An Introduction to Chinese Medicine
Chinese Medicine is descended from one of the world’s oldest healing traditions, dating back thousands of years. It is a complete system of medical care using herbal remedies, acupuncture, breathing and exercises (such as Qigong and Tai Chi), dietary recommendations and other types of therapies to strengthen the body, fight illness, and achieve longevity. While such techniques have constantly evolved in response to clinical advances and new discoveries, the underlying principles remain as relevant today as they were five thousand years ago.
Traditional Chinese Medicine (TCM) has its own unique philosophy and theory that takes a holistic approach to health. Practitioners view the body as a whole entity, rather than dividing it into separate physical parts. Different functions of the body are interrelated and may affect each other. Environmental factors are also taken into account. Thus, rather than treating the disease, TCM enables the healthy functioning of the whole body. According to TCM, health is more than the absence of disease. It offers the ability to enhance our capacity for well-being and happiness. In contrast, Western medicine tends to emphasize the different structures of the body and the direct effect that chemical components of drugs may have upon them. In China, Hong Kong and Taiwan, TCM is used as an alternative treatment to complement western medicine and promote overall health.
To fully understand TCM, it is necessary to know a little about the ancient Chinese philosophies upon which it is based.
Yin Yang Theory
One of the key underlying theories of TCM is Yin Yang theory. The terms Yin and Yang represent substances or phenomena with opposing characteristics, which are in a constant state of flux. Everything has a Yin and Yang aspect, which are mutually controlled and inhibited by each other. The result is a continuous state of dynamic balance. But when the balance of the body is disturbed, it causes an excess or deficiency of Yin or Yang, resulting in health problems.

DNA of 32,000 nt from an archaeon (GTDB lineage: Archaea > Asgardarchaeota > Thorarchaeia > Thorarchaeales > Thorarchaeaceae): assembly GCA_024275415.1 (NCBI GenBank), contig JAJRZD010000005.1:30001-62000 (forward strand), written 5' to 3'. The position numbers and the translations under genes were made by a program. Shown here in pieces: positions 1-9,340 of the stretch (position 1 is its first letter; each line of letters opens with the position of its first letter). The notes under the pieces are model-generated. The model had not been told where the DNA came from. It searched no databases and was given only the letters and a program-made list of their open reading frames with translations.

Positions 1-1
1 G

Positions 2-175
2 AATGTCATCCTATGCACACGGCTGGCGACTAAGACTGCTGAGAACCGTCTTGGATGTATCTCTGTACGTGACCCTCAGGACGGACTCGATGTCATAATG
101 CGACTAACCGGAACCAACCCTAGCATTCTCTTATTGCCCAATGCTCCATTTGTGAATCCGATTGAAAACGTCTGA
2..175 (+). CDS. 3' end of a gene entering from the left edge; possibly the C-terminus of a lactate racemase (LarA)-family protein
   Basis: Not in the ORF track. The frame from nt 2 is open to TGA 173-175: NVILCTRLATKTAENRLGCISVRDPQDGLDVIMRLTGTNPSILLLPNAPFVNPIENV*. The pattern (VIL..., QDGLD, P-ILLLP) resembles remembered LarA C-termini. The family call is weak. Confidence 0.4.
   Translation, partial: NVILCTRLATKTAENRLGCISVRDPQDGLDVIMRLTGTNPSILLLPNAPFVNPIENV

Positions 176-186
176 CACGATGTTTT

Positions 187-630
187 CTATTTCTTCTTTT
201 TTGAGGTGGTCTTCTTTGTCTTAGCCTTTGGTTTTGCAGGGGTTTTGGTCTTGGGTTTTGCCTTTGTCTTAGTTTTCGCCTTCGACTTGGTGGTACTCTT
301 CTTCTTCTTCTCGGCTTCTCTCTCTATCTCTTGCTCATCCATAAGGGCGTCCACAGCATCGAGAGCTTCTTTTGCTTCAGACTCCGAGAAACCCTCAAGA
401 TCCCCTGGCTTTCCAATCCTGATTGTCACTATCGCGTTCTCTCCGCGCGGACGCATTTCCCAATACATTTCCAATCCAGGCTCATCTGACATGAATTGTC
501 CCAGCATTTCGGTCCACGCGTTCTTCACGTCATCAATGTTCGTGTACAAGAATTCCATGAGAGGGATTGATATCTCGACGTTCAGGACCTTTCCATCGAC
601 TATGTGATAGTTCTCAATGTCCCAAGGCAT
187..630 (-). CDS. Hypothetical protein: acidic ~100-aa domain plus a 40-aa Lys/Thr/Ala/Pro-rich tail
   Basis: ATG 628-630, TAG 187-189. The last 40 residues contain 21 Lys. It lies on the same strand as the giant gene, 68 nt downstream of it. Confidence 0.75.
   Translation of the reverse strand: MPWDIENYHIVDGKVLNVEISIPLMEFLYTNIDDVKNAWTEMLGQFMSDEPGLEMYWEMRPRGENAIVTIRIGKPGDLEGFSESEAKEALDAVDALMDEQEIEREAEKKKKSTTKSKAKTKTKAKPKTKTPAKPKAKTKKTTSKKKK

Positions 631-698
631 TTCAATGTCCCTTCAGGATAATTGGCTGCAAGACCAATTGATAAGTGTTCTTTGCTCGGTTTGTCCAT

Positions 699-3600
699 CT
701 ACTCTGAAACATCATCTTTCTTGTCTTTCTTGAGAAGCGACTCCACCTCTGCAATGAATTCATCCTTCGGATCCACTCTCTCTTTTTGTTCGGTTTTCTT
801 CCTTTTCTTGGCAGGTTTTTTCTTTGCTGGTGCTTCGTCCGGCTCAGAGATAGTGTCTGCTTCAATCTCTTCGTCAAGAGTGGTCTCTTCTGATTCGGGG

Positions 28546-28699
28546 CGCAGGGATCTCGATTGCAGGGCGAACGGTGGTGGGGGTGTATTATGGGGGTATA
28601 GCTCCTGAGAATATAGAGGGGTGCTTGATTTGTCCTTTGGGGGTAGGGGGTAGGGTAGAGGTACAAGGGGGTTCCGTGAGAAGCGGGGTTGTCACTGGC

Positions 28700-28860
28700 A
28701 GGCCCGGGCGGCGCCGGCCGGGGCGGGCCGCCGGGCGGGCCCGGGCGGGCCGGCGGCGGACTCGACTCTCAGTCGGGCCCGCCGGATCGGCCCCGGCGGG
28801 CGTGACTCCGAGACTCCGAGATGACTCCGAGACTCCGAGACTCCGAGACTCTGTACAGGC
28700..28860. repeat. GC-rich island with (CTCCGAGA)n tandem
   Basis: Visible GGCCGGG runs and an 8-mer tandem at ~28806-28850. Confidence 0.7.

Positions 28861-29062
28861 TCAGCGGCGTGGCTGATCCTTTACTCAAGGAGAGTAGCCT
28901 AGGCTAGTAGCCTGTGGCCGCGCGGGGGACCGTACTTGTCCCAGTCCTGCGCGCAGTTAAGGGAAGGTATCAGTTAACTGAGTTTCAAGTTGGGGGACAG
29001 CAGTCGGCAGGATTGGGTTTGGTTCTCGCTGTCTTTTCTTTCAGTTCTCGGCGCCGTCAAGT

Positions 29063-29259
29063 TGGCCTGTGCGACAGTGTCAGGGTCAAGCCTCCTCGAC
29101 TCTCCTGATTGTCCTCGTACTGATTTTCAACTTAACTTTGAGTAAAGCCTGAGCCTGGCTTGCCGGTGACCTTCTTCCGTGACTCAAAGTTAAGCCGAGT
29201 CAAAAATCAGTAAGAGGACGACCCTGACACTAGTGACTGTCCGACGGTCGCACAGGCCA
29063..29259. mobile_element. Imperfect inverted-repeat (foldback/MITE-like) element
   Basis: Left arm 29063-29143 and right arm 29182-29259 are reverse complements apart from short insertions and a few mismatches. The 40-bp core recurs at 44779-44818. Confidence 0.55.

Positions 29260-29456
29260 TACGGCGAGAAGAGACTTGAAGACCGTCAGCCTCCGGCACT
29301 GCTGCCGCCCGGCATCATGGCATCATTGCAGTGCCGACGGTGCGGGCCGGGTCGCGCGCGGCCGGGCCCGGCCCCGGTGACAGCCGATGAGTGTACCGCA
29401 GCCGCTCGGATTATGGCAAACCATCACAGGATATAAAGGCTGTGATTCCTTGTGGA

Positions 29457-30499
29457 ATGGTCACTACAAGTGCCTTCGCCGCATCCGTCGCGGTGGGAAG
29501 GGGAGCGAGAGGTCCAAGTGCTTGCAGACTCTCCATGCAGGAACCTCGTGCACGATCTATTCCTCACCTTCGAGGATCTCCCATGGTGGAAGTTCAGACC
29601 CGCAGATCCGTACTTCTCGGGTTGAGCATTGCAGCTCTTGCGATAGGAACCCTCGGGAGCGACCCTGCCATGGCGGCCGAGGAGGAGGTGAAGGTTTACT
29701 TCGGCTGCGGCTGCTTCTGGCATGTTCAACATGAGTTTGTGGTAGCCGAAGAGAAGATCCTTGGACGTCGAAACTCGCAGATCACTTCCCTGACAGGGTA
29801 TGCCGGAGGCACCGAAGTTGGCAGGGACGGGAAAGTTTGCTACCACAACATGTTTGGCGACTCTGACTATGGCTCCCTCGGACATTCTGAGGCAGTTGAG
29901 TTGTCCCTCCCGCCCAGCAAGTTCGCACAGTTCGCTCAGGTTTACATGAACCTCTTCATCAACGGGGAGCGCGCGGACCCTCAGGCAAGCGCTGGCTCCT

Five Elements Theory
Ancient Chinese divided the world into five basic elements: wood, fire, earth, metal and water, each having their own specific characteristics and properties. Organs of the body can be categorized as belonging to one of these five groups, too, making Five Elements Theory a useful means of diagnosing the causes of disease. Since each of the five elements is interconnected, the dynamic balance of the body can be maintained through the generative and restrictive relationship between the elements.
The physical body is a condensation of chi, the vital life force, which flows into all things. It enters the human body through pathways known as meridians that form a network throughout the body. Each meridian is connected to an organ, and is named after that respective organ. The collective term for all the internal organs is Zang Fu. However, in TCM, the organs are functional units of the body, rather than exact anatomical structures. For instance, the triple burner, classified as an organ in TCM, is a unique concept and does not correspond to anything in Western physiology. Its function is to generate warm energy and water. The internal organs can be divided into Zang and Fu according to their Yin and Yang properties respectively. The Zang organs include liver, heart, spleen, lung and kidney. Their functions are producing, transforming, storing and regulating chi, blood and body fluid. The Fu organs are the gall bladder, stomach, small intestine, large intestine, bladder and triple burner. These are organs with empty cavities for digestion and transmitting nutrients to the body.